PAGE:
Books / Digital Text
15. Civil War in July, 1967 Part II
The most revealing fact of the July civil war in the American cities was the continuing parallel to the attitudes and actions of America’s imperial war in Vietnam. The American troops’ attitudes toward the Negroes in the urban ghettoes followed with uncanny similarity their attitudes toward that other oppressed colored people: the Vietnamese. This is apart from the fact that American Negroes are drafted to fight and die in disproportionate numbers in the Vietnam War.
Newsmen reported that, on New Jersey Governor [Richard J.] Hughes’s staff during the fighting, there were the “hawks” and the “doves.” Terms like “hold and clear,” “search and destroy,” began to be applied. Revealing also was the famous interview (New York Times, July 29) with Maj. Gen. Almerin C. O’Hara, commander of the New York State Army National Guard. General O’Hara called for a “greater commitment of force” to bring riots under control, and added the amazing statement that he would “not rule out the use of any weapon.”
Escalation once more raises its ugly head; will someone soon suggest the use of tactical nuclear weapons on American cities? “Clean” ones, of course, so that the fallout doesn’t filter down to white areas.
The General, however, assures us that while he contemplates the use of hand grenades, bazookas, and recoilless rifles, the chances of using heavy artillery are “very remote.” Well, we must be grateful for small blessings.
General O’Hara insisted that National Guard actions must be under the authority and decisions of the military, including choice of tactics and weapons, since “civilians are not cognizant” of these delicate fine points. “These are military decisions which should be left to military men.” O’Hara also stressed that the National Guard must not be “unduly restrained by civilian authority,” because “if the military is brought in and they lose control, then what do you have left?”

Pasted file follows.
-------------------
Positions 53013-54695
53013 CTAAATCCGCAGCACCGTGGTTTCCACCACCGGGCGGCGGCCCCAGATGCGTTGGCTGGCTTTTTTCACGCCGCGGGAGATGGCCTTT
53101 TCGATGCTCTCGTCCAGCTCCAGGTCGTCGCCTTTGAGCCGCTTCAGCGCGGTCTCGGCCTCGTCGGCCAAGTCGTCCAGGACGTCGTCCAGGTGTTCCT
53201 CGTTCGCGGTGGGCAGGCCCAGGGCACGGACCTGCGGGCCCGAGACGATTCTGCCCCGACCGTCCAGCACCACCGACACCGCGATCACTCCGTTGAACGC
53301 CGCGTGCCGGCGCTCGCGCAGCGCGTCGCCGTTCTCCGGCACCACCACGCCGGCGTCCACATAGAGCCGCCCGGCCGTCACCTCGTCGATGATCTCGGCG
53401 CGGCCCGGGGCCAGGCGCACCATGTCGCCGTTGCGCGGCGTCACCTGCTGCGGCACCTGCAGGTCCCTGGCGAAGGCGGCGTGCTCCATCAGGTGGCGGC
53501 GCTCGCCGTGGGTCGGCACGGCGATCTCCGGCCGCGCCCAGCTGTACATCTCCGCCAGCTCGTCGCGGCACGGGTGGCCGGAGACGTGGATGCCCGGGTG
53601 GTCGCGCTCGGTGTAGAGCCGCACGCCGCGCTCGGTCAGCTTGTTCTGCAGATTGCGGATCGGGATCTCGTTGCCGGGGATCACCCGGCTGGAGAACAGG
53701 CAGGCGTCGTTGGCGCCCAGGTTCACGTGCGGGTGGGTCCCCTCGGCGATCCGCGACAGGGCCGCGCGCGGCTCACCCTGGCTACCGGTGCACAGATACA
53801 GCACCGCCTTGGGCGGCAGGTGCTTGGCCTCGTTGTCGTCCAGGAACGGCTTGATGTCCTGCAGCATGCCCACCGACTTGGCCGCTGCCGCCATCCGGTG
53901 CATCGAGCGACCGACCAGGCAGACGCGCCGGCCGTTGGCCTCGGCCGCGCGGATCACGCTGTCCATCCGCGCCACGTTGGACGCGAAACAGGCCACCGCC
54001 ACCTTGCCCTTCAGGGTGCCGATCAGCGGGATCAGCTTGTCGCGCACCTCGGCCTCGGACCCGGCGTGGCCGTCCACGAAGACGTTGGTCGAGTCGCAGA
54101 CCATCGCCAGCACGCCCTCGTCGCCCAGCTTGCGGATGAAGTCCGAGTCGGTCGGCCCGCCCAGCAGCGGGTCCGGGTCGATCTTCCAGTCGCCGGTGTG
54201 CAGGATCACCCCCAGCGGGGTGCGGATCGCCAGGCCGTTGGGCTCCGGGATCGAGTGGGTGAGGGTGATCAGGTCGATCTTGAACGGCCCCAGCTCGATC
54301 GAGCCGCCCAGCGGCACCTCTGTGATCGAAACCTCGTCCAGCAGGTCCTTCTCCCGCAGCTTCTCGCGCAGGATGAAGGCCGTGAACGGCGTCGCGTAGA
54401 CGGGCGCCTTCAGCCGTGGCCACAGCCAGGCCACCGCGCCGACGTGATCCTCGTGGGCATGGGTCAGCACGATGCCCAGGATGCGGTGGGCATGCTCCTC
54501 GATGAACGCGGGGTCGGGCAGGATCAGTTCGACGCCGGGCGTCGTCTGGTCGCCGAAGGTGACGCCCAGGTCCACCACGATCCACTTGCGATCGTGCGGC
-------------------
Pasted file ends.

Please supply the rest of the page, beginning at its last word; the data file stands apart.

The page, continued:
The answer, it would appear, is no control at all, and in a supposedly “freedom-loving” country, is that so unthinkable?
General O’Hara conceded that the standard riot control techniques — stressing closed formations with bayonets at the ready — are “not really adequate for the kind of guerrilla warfare (these are American cities, remember, not Vietnam) and snipers we face these days.” Instead he said that “military methods used in flushing guerrillas out of a village in Vietnam could be adapted to guerrilla warfare in the ghettoes.”
“Of course,” he added wistfully, “we can’t do just what we would do in Vietnam. Out there if you had a sniper in a room you’d just crank up a tank and fire a shell through the window, destroying the whole room, and much of the building. I don’t think public opinion would accept the use of that kind of force here.”
Poor General O’Hara. To be hobbled like that! But cheer up, General. I’m afraid that public opinion might well support that kind of force — provided, of course, that it would not be used in white, middle-class areas. If that ever happened, you’d really have trouble on your hands.